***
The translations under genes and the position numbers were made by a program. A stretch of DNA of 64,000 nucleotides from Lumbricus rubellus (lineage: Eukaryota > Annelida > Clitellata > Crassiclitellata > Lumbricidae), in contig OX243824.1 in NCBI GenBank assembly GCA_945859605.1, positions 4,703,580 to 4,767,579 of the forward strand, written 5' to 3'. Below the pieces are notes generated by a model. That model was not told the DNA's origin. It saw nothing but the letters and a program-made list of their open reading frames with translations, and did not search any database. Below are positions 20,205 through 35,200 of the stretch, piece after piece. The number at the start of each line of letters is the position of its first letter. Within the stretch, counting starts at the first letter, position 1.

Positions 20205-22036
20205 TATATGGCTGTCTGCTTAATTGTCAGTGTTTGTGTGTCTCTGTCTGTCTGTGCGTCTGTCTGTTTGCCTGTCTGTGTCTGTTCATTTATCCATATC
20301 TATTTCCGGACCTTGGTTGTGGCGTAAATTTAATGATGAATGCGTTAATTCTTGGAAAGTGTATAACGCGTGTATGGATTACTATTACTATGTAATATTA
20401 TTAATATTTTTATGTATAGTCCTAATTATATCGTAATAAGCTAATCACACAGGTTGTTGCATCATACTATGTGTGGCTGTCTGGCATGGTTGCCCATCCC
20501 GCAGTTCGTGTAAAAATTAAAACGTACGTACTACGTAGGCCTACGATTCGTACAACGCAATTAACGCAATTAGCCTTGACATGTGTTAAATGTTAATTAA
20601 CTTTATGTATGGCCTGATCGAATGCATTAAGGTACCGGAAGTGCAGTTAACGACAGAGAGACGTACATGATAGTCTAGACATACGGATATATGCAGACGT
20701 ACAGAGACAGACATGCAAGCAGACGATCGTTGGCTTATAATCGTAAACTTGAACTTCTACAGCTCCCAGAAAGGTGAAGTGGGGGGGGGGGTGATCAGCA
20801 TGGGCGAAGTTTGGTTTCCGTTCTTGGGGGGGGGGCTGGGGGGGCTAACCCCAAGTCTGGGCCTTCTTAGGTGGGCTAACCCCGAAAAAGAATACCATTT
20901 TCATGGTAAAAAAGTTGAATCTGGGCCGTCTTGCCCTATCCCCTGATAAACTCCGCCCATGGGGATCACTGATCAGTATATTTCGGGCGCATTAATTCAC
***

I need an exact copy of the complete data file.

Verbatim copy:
The translations under genes and the position numbers were made by a program. A stretch of DNA of 64,000 nucleotides from Lumbricus rubellus (lineage: Eukaryota > Annelida > Clitellata > Crassiclitellata > Lumbricidae), in contig OX243824.1 in NCBI GenBank assembly GCA_945859605.1, positions 4,703,580 to 4,767,579 of the forward strand, written 5' to 3'. Below the pieces are notes generated by a model. That model was not told the DNA's origin. It saw nothing but the letters and a program-made list of their open reading frames with translations, and did not search any database. Below are positions 20,205 through 35,200 of the stretch, piece after piece. The number at the start of each line of letters is the position of its first letter. Within the stretch, counting starts at the first letter, position 1.

Positions 20205-22036
20205 TATATGGCTGTCTGCTTAATTGTCAGTGTTTGTGTGTCTCTGTCTGTCTGTGCGTCTGTCTGTTTGCCTGTCTGTGTCTGTTCATTTATCCATATC
20301 TATTTCCGGACCTTGGTTGTGGCGTAAATTTAATGATGAATGCGTTAATTCTTGGAAAGTGTATAACGCGTGTATGGATTACTATTACTATGTAATATTA
20401 TTAATATTTTTATGTATAGTCCTAATTATATCGTAATAAGCTAATCACACAGGTTGTTGCATCATACTATGTGTGGCTGTCTGGCATGGTTGCCCATCCC
20501 GCAGTTCGTGTAAAAATTAAAACGTACGTACTACGTAGGCCTACGATTCGTACAACGCAATTAACGCAATTAGCCTTGACATGTGTTAAATGTTAATTAA
20601 CTTTATGTATGGCCTGATCGAATGCATTAAGGTACCGGAAGTGCAGTTAACGACAGAGAGACGTACATGATAGTCTAGACATACGGATATATGCAGACGT
20701 ACAGAGACAGACATGCAAGCAGACGATCGTTGGCTTATAATCGTAAACTTGAACTTCTACAGCTCCCAGAAAGGTGAAGTGGGGGGGGGGGTGATCAGCA
20801 TGGGCGAAGTTTGGTTTCCGTTCTTGGGGGGGGGGCTGGGGGGGCTAACCCCAAGTCTGGGCCTTCTTAGGTGGGCTAACCCCGAAAAAGAATACCATTT
20901 TCATGGTAAAAAAGTTGAATCTGGGCCGTCTTGCCCTATCCCCTGATAAACTCCGCCCATGGGGATCACTGATCAGTATATTTCGGGCGCATTAATTCAC